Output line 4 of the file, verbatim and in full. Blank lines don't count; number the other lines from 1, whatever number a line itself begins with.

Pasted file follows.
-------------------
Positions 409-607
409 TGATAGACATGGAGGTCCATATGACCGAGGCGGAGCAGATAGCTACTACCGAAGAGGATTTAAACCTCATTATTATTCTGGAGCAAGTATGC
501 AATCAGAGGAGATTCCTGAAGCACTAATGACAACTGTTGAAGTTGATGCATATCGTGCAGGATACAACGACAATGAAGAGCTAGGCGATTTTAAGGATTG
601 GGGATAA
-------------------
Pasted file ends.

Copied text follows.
601 GGGATAA